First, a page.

Funding Circle’s Partnership Puzzle is Coming Together

By AltFi on 22nd October 2014

P2P/Marketplace Lending

The world’s leading peer-to-business lender has developed something of a taste for strategic partnerships.

Funding Circle’s Partnership Puzzle is Coming Together

Last week saw PwC become the latest major corporation to begin referring SMEs to the Funding Circle marketplace. But Funding Circle has also been building relationships on a more localized level. Rushcliffe Borough Council has just become the 10th council to utilize the platform in order to fund local businesses. It’s called the Local Business Lending Partnership – and is designed to foster economic growth and employment in the Rushcliffe area. The Council will lend up to £500k via the platform.

James Meekings, Co-Founder of Funding Circle, commented:

Funding Circle investors have lent over £60 million to small businesses in the Midlands in the last four years alone. This partnership with Rushcliffe Council will allow us to help even more of the Borough’s businesses.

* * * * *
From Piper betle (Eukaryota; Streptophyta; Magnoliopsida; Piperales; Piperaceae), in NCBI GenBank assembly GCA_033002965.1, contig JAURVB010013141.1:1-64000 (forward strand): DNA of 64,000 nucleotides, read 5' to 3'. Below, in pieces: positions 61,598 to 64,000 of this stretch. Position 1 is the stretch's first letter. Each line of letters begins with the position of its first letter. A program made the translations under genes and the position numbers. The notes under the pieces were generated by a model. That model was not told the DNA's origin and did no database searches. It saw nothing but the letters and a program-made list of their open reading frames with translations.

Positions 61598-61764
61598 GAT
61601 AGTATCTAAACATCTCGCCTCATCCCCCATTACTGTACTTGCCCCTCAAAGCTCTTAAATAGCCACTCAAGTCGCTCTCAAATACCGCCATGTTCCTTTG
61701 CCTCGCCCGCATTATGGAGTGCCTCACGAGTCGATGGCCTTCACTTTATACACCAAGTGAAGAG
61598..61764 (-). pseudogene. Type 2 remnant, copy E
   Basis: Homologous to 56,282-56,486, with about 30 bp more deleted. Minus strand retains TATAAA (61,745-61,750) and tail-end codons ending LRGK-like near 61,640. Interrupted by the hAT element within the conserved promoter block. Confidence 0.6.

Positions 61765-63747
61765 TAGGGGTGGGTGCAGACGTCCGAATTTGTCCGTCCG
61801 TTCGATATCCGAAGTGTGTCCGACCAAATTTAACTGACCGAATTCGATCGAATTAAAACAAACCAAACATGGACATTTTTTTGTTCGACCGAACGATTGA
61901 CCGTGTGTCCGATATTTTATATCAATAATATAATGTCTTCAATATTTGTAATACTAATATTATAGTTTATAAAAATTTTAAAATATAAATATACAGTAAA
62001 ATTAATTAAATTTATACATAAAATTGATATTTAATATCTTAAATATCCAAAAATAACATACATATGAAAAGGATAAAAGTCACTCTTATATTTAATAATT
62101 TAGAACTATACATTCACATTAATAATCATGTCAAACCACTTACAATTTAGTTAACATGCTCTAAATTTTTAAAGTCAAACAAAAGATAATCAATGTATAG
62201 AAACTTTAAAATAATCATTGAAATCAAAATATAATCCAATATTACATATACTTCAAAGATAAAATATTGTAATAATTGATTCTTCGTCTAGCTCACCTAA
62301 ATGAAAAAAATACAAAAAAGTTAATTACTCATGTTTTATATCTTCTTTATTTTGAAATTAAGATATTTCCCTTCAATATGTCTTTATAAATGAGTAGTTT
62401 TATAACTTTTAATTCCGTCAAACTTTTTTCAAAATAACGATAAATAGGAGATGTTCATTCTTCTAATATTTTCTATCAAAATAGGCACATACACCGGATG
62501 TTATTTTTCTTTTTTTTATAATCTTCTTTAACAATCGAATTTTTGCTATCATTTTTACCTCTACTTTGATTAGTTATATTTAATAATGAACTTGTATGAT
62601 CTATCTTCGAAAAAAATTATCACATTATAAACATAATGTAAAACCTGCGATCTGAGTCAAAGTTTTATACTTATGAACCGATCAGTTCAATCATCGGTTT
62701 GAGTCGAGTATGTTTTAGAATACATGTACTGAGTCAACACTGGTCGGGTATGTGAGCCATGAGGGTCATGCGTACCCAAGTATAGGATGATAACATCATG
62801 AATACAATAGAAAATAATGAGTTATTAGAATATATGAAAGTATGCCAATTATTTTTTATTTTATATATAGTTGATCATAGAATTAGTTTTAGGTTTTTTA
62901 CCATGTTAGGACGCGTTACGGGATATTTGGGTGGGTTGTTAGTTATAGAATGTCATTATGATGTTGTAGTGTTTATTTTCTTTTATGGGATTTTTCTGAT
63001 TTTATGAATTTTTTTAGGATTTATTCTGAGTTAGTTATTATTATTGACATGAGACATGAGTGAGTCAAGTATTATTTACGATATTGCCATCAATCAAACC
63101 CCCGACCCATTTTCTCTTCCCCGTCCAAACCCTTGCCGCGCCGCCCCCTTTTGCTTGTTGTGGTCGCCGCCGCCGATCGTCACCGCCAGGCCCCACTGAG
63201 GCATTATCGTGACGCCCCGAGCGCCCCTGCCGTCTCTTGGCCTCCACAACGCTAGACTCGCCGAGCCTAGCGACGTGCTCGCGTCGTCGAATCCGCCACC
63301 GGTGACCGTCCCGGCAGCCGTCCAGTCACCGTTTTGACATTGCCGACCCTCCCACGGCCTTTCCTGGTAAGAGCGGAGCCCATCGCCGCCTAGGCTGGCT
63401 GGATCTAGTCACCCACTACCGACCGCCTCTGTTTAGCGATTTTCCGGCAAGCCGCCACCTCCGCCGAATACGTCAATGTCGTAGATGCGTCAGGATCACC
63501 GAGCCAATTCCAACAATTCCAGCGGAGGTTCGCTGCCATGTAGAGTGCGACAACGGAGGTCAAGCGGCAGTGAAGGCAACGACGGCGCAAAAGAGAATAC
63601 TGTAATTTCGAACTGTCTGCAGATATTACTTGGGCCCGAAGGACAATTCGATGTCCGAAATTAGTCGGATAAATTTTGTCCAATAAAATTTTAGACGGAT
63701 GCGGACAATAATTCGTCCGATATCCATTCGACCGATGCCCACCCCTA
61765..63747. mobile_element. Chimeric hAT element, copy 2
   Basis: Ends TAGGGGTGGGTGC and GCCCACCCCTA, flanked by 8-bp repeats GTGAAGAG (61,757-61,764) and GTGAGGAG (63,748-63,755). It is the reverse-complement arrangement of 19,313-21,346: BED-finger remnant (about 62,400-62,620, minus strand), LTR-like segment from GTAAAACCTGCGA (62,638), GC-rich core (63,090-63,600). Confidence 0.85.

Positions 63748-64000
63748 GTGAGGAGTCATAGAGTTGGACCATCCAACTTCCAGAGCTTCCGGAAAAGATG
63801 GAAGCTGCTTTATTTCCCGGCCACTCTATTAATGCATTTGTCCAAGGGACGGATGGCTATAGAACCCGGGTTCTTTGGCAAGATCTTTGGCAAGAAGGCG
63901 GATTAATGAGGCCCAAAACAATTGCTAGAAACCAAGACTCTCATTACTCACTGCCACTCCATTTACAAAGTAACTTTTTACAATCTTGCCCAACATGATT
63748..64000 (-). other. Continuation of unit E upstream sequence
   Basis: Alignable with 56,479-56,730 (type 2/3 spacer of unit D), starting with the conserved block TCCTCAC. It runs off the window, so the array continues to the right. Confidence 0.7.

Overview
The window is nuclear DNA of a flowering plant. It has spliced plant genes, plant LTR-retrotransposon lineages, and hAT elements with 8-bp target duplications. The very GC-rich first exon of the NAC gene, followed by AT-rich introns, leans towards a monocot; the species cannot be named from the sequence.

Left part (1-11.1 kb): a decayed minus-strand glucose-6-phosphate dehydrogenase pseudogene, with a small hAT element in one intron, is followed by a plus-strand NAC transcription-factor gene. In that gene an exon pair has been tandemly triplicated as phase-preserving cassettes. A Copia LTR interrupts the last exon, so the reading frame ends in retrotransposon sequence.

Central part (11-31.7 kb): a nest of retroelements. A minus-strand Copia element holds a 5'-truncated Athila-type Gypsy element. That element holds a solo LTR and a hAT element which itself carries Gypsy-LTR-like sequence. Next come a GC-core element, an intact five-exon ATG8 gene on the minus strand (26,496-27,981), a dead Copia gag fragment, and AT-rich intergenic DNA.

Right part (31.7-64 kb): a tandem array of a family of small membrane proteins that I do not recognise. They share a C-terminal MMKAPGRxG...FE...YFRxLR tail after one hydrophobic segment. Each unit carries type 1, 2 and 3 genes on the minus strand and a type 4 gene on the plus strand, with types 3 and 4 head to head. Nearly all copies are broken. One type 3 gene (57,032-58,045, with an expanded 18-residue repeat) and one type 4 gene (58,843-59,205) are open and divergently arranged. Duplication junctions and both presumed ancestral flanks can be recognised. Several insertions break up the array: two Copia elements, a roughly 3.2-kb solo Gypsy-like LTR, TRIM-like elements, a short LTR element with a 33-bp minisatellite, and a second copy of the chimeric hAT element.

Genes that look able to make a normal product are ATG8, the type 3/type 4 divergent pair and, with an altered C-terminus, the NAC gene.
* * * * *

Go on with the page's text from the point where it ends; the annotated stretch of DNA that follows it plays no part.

“Rushcliffe is the tenth council to use the Funding Circle marketplace to boost lending. We strongly believe this network will evolve to create a blueprint for an equivalent 21st century regional banking network.”

The practicalities of the new arrangement are as follows. Funding Circle carries out its usual checks on any loan-seeking business. If passed, the loan is then listed on the marketplace. Rushcliffe Council selects the local businesses that it wishes to lend to, the amount it wishes to lend and the interest rate – much the same process that regular Funding Circle investors go through.

Rushcliffe joins the Councils of Lancashire, Nottinghamshire, Gloucestershire, Leicestershire, Camden, Kirklees, Sefton, Newcastle and Tandridge in lending to businesses via the Funding Circle marketplace. The pioneering platform is also financially backed by the British Business Bank – which has poured £60m into the marketplace so far.

Funding Circle has been gradually slotting together an intricate puzzle of strategic partnerships. The British Business Bank will doubtless continue to feed capital through the platform. Its regional relationships could become the future of local Council-led small business support. Recently established referral schemes with major institutions like Santander and PwC will help to keep the pipeline of borrowers flowing – and we wouldn’t be surprised to see more of these tie-ups appear before the year is done.

Funding Circle has been the UK’s most proactive platform in terms of setting up these sorts of arrangements. The platform is well on its way to establishing itself as an invaluable cog in the nation’s small business funding apparatus.

 

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